I keep starting posts and then stopping. It feels like at the moment I have so much to say, but my brain is exhausted from churning it all round and round over and over again, so that at this point I can’t really see the wood for the trees.
We’ve been in a bit of a crisis over the last few weeks. The boys’ behaviour at times has been so difficult to manage, it feels like we’re running a gauntlet, never sure where the next strike will come from. I keep reading books about trauma, anger, attachment… all of the buzz words you hear associated with adopted children, in the vain hope that some magical answer will present itself. Hoping that somehow, there’ll be some secret word or action that will suddenly make the boys feel safe and secure, and loved and happy.
There is a very fine line between developing the thick skin required to be a good parent to traumatised children, and not blocking the world out so much that you end up isolated. It is a line I’m yet to find!
Norman has struggled hugely with the first half term of year one. His anger can begin early in the morning, carry over into school time, and spill into home time. Or it can be saved just for home time. Or he can have a chaotic day in school. We’re putting strategies in place to help him, but so far nobody seems to have come up with the right answer for him. Self regulation is another adoption buzz word, and unfortunately it is a skill our boy is severely lacking. It leads to a permanent state of parental guilt – guilt that I can’t make it better; guilt that I wasn’t there for my own child sooner; guilt towards the other people who wind up on the receiving end of one of his rages; guilt for every single time I rise to him and lose my temper, this list goes on and on.
Marvin, for his own part, sees the gaps in Norman’s behaviour, the moments when he is relatively peaceful, and exploits it thoroughly with screaming, hitting, and, a new treat, spitting! Whilst his experience is slightly different insofar as he was younger when he was taken into care and didn’t bear the weight of responsibility that Norman did, he has still experienced losses that no child should have to face, and I fear that we are only just beginning to see the effect that it has had on him.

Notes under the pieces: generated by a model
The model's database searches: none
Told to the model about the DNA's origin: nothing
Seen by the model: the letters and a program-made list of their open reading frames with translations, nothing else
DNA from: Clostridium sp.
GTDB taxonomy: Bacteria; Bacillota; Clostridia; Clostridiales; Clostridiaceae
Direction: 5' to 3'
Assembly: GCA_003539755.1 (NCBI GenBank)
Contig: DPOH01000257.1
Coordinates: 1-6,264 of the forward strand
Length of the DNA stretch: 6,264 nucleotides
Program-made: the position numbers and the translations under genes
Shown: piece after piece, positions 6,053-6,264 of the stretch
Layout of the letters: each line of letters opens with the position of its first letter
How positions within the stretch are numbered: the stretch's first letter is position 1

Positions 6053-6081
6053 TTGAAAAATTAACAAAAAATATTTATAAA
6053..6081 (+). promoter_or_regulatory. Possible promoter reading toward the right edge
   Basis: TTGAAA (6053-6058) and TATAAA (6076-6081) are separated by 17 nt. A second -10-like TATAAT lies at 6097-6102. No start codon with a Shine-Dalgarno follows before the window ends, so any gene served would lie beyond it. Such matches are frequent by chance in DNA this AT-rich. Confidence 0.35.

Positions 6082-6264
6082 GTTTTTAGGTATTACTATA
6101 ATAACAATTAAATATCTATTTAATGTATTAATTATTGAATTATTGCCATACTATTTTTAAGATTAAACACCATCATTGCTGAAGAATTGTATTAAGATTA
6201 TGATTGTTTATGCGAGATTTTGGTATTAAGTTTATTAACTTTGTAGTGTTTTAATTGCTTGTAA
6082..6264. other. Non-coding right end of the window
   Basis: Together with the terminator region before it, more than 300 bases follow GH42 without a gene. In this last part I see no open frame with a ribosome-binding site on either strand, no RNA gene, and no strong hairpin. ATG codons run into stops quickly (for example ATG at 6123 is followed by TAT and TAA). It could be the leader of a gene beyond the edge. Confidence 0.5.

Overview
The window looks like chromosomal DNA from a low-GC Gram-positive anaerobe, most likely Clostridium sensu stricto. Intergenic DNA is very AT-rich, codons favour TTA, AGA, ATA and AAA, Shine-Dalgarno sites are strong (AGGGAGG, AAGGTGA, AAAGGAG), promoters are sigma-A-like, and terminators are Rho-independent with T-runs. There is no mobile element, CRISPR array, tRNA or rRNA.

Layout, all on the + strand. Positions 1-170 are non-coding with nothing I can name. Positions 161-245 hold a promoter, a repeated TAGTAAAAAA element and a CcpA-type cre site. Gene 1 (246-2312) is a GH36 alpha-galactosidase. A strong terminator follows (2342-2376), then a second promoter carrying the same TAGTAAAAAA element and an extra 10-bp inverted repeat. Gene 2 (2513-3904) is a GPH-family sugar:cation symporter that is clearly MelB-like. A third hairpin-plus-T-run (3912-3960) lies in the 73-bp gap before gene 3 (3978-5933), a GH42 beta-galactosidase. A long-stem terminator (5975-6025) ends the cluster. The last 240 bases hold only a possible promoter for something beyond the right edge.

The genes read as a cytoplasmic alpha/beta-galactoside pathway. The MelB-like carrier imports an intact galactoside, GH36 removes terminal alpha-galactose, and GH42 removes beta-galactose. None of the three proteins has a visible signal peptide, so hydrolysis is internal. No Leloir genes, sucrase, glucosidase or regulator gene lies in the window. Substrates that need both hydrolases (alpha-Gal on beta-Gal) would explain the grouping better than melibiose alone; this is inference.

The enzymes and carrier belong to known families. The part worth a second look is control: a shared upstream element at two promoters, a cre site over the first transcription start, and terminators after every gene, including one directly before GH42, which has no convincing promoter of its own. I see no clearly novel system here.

We think it’s time to call in some help! We’ll see what post adoption support has to offer up, and I will, of course, share our experiences.
Our little family is tired, and we’ve lost our way a bit, and that’s doing none of us any good whatsoever. Mrs S and I didn’t go into this expecting sunshine and daisies every day, but nor did we expect to simply be surviving.
I expect that there are people around who think that the boys should just stop all of this silliness and be grateful that they found a loving family. Sometimes I am one of those people. I know they’re safe, I know they’re loved, and if I tell them it’s true then they should just believe me! But the reality is that our children believe adults to be untrustworthy, they have no reason to believe me. I would challenge the people who believe that to walk a day in my shoes (assuming they’re a size five too of course, I wouldn’t want them to get sore toes!) and see how they felt then. I met a lady who described adoptive parenting as “parenting… and then some”. I thought it was a perfect description!
We may come out a little bit bashed and bruised, sometimes quite literally, but this too shall pass.